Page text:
More taxes or strong nation? You decide

Published 9:28 am Friday, May 20, 2011

Do you have a dollar in your pocket as you read this?

If you do, you have more than the combined income tax liability of GE, ExxonMobile, Citibank, and the Bank of America.

Good for you.

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Actually, you have far more liability than GE, America’s largest corporation. For GE not only had no income tax liability last year, taxpayers gave the company $3.2 billion.

Big oil? While Congress debates how deeply to cut Medicare, or to end it as it is altogether, the Senate this week refused, based upon mostly Republican votes, to end the industries’ tax credits of $4.5 billion per year.

Or how about Intel? Intel paid $51 million last year in state and local taxes. That sounds good, except it was on $13.9 billion in pre-tax domestic income. Intel has won hundreds of millions in property tax abatements and sales tax exemptions in several states, including Arizona.

Of course many of the abatements reduced the amount of money that would have supported Arizona schools, schools now facing severe cuts in spending. Arizona’s 2012 budget cuts $148 million from K-12 and $198 million from public universities.

Yet Intel’s former chief executive, Craig Barrett, criticized Arizona’s education system saying it is so weak the state cannot attract new businesses. Imagine that.

Then there is the Boeing Corporation, the giant aircraft manufacturing company located primarily in Washington State.

Last year Boeing earned more than $4 billion in pre-tax profits, yet received $137 million tax refund from state and local taxes.

And, under threat of relocating manufacturing of its new Dreamliner airplane the company bullied the state into an additional $3.2 billion in tax credits over the next 20 years.

The state gave the credit, only to have Boeing later decide to open its second production line in South Carolina, a state giving even more abatements, credits and contributions … all paid for by South Carolina’s tax payers and all reducing other citizen services.

This move, essentially breaking the Washington tax credit agreement, was argued as necessary by Boeing because the company preferred not dealing with the union employees in Washington.

South Carolina is cutting $900 million from its budget to education and Medicaid in 2012 while granting Boeing tax abatements it cannot afford. What is wrong with this picture?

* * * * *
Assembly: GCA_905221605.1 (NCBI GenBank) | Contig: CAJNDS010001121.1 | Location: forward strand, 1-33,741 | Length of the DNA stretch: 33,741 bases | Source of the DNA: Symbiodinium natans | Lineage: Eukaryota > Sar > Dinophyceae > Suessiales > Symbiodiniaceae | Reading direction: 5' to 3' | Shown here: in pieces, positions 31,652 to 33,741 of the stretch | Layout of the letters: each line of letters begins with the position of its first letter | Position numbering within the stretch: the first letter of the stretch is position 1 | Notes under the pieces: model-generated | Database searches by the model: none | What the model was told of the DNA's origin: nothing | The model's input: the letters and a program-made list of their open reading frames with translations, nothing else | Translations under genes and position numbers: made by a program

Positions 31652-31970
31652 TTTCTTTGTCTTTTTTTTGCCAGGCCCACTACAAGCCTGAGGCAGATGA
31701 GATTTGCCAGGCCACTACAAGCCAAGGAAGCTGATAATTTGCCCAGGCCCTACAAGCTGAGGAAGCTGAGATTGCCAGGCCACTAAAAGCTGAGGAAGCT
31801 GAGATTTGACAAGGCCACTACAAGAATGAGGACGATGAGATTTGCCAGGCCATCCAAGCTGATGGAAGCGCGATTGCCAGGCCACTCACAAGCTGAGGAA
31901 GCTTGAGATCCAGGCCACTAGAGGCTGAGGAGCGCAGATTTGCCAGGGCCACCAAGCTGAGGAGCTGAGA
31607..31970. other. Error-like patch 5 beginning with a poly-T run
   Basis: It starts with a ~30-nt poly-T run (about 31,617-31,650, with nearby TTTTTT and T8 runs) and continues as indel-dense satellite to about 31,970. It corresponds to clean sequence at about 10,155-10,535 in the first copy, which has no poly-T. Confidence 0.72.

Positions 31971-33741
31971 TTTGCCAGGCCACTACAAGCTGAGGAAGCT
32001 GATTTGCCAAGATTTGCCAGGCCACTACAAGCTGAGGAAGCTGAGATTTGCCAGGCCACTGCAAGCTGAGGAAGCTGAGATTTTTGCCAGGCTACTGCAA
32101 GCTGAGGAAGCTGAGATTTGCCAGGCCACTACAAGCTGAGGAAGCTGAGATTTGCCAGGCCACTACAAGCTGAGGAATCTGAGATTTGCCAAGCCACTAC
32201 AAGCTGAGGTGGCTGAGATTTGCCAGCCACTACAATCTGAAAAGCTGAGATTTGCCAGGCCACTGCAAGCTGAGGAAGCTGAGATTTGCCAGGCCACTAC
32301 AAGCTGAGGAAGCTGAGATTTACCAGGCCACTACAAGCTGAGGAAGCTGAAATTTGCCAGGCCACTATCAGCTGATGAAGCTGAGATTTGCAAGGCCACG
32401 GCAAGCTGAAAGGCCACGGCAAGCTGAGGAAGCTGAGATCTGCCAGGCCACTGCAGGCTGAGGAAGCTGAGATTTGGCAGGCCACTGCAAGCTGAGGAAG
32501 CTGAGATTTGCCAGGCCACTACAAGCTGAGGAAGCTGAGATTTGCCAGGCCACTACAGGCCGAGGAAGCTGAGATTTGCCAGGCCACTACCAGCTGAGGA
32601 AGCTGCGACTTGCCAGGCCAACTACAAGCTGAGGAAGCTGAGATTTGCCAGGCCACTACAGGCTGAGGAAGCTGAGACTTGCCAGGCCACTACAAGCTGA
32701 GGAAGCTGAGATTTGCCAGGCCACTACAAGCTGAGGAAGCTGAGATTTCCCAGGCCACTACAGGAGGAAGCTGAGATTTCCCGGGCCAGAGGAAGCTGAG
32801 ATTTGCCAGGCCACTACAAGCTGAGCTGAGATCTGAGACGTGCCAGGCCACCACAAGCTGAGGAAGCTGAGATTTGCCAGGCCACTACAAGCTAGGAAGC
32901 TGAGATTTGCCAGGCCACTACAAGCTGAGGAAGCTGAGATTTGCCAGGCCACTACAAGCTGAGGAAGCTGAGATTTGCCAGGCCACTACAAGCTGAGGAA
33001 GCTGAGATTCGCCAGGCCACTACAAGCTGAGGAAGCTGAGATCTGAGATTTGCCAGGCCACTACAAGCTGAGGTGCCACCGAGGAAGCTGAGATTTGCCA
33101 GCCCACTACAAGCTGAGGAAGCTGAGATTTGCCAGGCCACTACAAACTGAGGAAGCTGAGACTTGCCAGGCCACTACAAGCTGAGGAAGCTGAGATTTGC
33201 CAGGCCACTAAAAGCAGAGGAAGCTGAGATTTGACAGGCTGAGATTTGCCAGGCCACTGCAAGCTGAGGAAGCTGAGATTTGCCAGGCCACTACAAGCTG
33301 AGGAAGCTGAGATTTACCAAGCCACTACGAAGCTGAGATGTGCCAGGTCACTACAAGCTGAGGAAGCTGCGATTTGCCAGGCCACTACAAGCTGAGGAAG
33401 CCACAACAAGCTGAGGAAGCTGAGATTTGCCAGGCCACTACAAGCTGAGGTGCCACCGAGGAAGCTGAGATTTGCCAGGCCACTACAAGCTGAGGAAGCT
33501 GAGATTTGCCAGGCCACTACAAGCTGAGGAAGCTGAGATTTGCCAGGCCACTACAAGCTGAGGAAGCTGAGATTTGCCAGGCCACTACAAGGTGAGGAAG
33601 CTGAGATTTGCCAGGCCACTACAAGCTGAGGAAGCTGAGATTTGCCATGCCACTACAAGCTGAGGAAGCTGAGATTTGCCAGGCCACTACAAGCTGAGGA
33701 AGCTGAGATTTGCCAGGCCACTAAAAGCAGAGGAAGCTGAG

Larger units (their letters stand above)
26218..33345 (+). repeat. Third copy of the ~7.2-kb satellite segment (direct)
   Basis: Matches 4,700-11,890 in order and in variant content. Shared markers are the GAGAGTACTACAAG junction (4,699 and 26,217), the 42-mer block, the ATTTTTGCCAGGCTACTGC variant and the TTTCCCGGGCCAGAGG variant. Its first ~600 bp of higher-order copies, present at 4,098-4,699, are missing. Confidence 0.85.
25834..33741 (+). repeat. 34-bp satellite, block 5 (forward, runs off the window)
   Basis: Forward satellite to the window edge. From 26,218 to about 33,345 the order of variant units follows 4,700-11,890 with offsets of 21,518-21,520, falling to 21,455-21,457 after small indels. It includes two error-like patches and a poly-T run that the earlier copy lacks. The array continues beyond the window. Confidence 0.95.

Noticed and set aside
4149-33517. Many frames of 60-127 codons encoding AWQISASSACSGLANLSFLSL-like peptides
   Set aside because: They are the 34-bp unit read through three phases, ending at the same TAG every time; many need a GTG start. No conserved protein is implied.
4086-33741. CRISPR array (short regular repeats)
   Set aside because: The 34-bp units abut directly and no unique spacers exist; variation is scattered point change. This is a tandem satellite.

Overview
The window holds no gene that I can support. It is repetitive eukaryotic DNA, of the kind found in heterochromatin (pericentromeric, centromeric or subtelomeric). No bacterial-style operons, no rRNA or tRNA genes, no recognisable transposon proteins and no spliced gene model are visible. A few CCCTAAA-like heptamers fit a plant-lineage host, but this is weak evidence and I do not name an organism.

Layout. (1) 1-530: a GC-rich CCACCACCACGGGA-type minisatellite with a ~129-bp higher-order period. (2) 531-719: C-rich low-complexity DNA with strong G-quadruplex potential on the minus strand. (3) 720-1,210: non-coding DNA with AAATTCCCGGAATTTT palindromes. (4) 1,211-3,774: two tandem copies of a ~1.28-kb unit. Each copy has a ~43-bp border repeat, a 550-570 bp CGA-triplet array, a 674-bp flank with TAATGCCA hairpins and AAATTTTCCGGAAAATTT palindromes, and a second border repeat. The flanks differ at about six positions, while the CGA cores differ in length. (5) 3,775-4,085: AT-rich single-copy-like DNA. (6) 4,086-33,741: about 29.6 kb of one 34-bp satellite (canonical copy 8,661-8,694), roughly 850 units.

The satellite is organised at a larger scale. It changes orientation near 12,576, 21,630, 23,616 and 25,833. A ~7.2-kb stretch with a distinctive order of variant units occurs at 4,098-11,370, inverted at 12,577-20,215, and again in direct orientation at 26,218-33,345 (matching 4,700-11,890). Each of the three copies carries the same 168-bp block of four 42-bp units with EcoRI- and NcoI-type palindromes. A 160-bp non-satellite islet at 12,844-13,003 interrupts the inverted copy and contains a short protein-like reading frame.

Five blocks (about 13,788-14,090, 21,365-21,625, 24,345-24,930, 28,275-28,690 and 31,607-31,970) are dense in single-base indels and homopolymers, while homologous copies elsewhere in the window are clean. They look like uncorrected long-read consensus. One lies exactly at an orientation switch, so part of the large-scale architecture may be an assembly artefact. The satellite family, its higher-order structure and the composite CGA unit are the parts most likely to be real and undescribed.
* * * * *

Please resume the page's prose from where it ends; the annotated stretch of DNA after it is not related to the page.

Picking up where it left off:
Two thirds of US corporations paid no income tax last year. Corporate income taxes are the smallest portion of federal tax collections they have been in decades.

In terms of state collections, corporate income taxes comprised 5.4 percent of state collections last year, down from 10 percent in 1980, according to the Census.

Overall, corporate tax revenue has fallen from between 5-6 percent of GDP in the 1950s to 2.1 percent by 2008.

And corporate tax loopholes and tax evasion practices have resulted in approximately $100 million in taxes being hidden each year, cheating the government out of taxable income.

So while some argue our federal budget needs only spending cuts the truth is very different.

The truth is corporate taxes comprise the least amount of federal taxes since the 1950s. Excise taxes have also fallen, from 3 percent in 1950 to 0.5 percent in 2008.

Further, the income tax burden of Americans is at its lowest since 1958, 23.6 percent of income including federal, state, and local taxes, compared to 27 percent of income in the 1970s, ‘80s and ‘90s.

We have starved the government while spending more…contributing at 1950’s rates while spending in the 21st century. Government is leaner now, 8.8 federal employees per 100,000 citizens compared to 10.0 per 100,000 the last three decades. And government collects less 15.5 percent of GDP compared to 18 percent of GDP over the last three decades.

Only a combination of spending cuts and tax increases can ever balance the budget. Period.

Jim Crawford is retired educator and political enthusiast living here in the Tri-State.